Today was not a lucky day. That is, if you’re superstitious.
Although it was a Friday, my little brother, Henry, was still in bed, having only fifteen minutes before he had to go to school. But, seeing the date on the calendar, he had flatly refused to get out of bed.
“Today’s Friday the thirteenth!” he had cried fervently, as I stood in the doorway to his bedroom, for perhaps the tenth time, ordering him to get up. “Today’s unlucky!”
I gave an extravagant snort. Sometimes, Henry is too superstitious for his own good.
“Look at the bright sky!” I said stubbornly, pointing out the window, which was surrounded by printed-out pages on how to avoid bad luck and evil. “And, trust me, all that’s nonsense.”
But Henry gave a shudder, and buried himself in his bed covers.
A bird came fluttering through the open window.
“Why, look at that!” I exclaimed. “Even nature is happy today!”
Henry gave a stifled scream upon seeing the bird.
“Get it out! Get it out! A bird coming through a window brings evil!” he snarled.
I groaned, and brought out his horse-shoe from his desk.
“Look, all this stuff is nonsense!” I snarled, shaking it so venomously at him that he flinched.
“Fine,” he said nervously,” I’ll come downstairs. But be careful! You may break it! That’s bad luck.”
At breakfast, things did not run smoothly. It started when I was handling the salt, and accidentally spilled it over the table. Henry screamed:
“No! More bad luck! I knew it!” And crossed his fingers savagely.
I groaned again, and slammed the salt container on the table, dislodging a small mirror, which fell on the floor and smashed.
Henry moaned, rocking back and forwards.
I stifled another groan, and slammed my hat onto the table to shut him up.

Well, that did it. Apparently, putting a hat onto a table means bad luck.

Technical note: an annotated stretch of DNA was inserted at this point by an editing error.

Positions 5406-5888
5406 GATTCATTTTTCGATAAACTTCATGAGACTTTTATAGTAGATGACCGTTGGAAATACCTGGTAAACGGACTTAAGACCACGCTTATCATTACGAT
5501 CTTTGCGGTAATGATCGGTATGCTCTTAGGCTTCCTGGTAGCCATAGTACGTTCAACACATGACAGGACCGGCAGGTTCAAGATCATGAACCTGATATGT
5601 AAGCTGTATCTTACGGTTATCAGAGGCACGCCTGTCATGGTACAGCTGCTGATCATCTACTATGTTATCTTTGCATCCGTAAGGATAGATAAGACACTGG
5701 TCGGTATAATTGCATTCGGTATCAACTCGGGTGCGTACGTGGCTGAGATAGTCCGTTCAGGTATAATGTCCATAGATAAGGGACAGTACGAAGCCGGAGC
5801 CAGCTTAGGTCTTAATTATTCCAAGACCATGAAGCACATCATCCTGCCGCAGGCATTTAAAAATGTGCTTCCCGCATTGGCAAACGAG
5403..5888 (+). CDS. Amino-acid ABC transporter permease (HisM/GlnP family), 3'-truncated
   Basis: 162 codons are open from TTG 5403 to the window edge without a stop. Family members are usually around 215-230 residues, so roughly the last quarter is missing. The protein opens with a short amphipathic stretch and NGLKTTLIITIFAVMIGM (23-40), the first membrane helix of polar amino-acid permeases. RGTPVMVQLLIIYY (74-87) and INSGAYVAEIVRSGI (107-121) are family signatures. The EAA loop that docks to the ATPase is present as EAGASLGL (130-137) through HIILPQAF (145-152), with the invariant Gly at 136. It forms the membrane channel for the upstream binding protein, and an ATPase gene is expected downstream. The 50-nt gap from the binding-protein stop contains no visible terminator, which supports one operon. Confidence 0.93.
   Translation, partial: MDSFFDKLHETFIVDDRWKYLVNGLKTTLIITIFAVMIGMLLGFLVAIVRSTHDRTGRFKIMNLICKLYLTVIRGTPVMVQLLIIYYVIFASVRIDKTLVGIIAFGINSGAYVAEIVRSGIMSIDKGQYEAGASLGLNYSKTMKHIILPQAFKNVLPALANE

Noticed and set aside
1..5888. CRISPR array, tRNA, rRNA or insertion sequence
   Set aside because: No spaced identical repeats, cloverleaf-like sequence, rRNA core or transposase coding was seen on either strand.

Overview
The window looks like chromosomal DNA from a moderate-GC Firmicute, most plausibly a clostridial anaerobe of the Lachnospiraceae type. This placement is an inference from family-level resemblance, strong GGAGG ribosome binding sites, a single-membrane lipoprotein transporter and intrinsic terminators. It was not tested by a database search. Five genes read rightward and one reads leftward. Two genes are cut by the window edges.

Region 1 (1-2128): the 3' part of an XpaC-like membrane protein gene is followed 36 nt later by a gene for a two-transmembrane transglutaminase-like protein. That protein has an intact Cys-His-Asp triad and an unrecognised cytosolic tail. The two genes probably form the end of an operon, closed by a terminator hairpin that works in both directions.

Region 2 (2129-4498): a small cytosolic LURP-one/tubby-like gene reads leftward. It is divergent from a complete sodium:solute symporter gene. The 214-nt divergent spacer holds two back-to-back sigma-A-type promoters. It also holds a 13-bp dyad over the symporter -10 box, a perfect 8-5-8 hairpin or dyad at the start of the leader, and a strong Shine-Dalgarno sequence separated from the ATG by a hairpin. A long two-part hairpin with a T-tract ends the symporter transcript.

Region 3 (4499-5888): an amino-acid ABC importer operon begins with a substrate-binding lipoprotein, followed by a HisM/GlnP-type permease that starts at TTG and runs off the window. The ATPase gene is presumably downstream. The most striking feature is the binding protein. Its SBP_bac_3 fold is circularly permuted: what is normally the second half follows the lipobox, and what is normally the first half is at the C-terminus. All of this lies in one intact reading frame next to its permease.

As I walked to school alone, I thought that superstition really could change lives. I mean, fear of bad luck could make people go to extraordinary lengths in order to avoid it. Going out through the same door you came in, opening an umbrella outdoors and not indoors, and those people spending hours looking for four-leaved clovers…

In fact, I was thinking so intently about superstitions that I did not see the ladder until it was much too late.

I had a brilliant day at school, contrary to what Henry gravely predicted, and came back home with surprisingly few homework. That was good, since the love of my live, Hannah, just asked me out today. I was to come to her house on Saturday. The sun was still shining, the birds were singing, and I was whistling as I came around the driveway to my house. The smile faded from my face.

Mum was frantically rushing about, in a frenzy to attend to Henry, who was…

In bed, with a high fever. But he seemed fine this morning!

You know, Saturday went horribly. Hannah was called away because a relative of hers died, so she had to cancel any other appointments. Also, ironically, I would have been more happy if I had some more homework, as I spend the entire day in a daze, spending my time repeatedly thinking about the bird… the salt… the mirror…
I grabbed Henry’s rabbit foot from its drawer, and stared at it.
Perhaps superstition works, after all…


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